A bit farther down the page you’ll see task alerts for new and completed tasks. These alert boxes can be partially minimized by clicking the thin bar with a centered arrow at the base of the alert container. I think the placement of the alert boxes are perfect, partial minimization absolutely appreciated and necessary. Viewing and managing tasks within these areas is quick and easy.

Task Alerts

Task Alerts

Lastly you’ll see your task list, which is easily sorted by client (on the left) or group/team member (on the right). The ability to view all tasks or drill down to specific clients or team members is an absolute must. Additionally, when a specific client is selected, you can sort down to specific projects as well.

Task List

Task List

Columns are also sortable by clicking the column title. The column arrow will change to indicate the current sorting selected.

If you need to see an overview of all team member’s workload, just view the Dashboard page.

Dashboard

Dashboard

Usability

One of the most important aspects of task management apps is the ease in which new tasks can be created. Many apps overcomplicate or muck up this aspect. The first thing I noticed was the Add a New Task button being visible at all times, in the exact same place. Perfect. Access to this at all times is key!

The Add a New Task dialoge is simple, yet provides the options you need to appropriately prioritize and assign tasks. The task details input is hidden until shown, if needed; adding task files done similarly.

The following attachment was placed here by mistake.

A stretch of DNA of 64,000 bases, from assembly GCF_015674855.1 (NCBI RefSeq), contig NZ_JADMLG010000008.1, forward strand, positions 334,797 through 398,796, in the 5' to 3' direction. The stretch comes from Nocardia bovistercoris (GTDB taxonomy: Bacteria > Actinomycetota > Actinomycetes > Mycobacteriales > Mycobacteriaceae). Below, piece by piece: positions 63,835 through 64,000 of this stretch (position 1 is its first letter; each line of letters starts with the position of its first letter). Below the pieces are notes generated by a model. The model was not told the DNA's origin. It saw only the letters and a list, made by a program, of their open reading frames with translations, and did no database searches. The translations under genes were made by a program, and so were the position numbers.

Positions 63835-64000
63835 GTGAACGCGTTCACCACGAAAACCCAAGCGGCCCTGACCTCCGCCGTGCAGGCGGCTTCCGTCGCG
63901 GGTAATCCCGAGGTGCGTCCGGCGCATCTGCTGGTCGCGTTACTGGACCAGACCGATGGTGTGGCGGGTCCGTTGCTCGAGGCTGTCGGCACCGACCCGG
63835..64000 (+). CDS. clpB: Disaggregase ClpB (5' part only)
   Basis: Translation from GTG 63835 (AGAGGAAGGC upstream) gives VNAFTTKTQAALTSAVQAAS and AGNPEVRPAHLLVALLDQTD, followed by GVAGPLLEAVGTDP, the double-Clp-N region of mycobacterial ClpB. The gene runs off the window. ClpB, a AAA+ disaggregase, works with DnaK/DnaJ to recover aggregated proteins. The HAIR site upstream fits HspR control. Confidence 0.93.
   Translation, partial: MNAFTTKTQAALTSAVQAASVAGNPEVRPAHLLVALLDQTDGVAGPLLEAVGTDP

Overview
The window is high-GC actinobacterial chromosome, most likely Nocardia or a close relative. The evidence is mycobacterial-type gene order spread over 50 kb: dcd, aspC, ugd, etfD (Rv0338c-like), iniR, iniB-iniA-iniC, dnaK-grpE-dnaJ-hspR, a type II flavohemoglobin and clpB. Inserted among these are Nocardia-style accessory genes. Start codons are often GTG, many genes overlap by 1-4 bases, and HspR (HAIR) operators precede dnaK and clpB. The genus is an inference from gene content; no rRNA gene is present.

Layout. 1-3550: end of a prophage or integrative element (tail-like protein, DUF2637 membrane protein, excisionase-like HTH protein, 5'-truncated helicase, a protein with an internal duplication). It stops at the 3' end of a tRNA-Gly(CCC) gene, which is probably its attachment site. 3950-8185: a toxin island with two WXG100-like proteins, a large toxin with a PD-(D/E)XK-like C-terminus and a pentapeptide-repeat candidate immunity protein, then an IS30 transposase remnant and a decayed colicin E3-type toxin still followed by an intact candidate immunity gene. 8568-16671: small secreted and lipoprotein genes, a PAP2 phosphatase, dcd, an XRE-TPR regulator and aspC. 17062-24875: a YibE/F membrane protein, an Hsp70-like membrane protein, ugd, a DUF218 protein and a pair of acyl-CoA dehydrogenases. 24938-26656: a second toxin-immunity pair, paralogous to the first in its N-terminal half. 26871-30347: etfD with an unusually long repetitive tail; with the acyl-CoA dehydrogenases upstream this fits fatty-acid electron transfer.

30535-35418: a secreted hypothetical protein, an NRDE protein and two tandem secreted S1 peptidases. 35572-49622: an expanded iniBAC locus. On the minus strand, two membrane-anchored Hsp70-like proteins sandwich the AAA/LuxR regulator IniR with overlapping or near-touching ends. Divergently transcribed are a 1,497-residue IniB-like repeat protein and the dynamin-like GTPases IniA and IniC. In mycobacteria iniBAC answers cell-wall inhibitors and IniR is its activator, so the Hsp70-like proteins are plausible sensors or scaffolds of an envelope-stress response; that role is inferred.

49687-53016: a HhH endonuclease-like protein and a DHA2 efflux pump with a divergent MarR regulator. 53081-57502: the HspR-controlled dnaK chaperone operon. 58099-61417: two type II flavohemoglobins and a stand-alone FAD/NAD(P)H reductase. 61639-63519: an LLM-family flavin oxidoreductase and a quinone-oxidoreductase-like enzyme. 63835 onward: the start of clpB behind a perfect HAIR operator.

Add Task

Add Task

Overall, viewing, adding and managing tasks is dead simple. The appropriate elements are linked to quickly edit or view the information you need. A small Status icon is displayed when a status message is entered. This Status icon can be hovered over to quickly see the message, no click required.

JavaScript Enhancements and Keyboard Shortcuts

One aspect that separates good apps from great apps, is the utilization of web technology such as JavaScript. The Stacks team apparently hates reloading pages for each action as much as the rest of us and it clearly shows in their app.

Stacks is loaded with AJAX sweetness. The only page loading I noticed was when switching to the different tab views (Dashboard, Active Tasks, Completed Tasks). Everything else seemed to be AJAX enabled and very responsive. You don’t wait for the app, the app waits on you!

Aside from JavaScript, Stacks also features keyboard shortcuts! We all know that keyboard shortcuts are the king of productivity and efficiency, so it’s great to see them integrated.

Final Thoughts

Stacks has it right. Period. There are many apps around for this type of thing but if I were a member of a team, this is likely the app I would be using. Granted, I’m not much of a fan of the app’s graphical design as far as colors go but it’s an absolute pleasure to use regardless and it actually does what it’s supposed to — and very well at that. The design layout is very well done, however, with the right elements in the right places and the right resources always easy to find.

Overall, I think the pricing could probably be a little lower to appeal to smaller groups likely using “freemium” type apps and I think perhaps the integration of different color schemes would be really appreciated. An offline mode and mobile access are hopefully on the way as well. Overall, Stacks is a solid 9/10, well on it’s way to being a notch higher.


Summary

Stacks is a task management solution built to make teams nimble. Visualize individual and team workload without losing speed or accountability.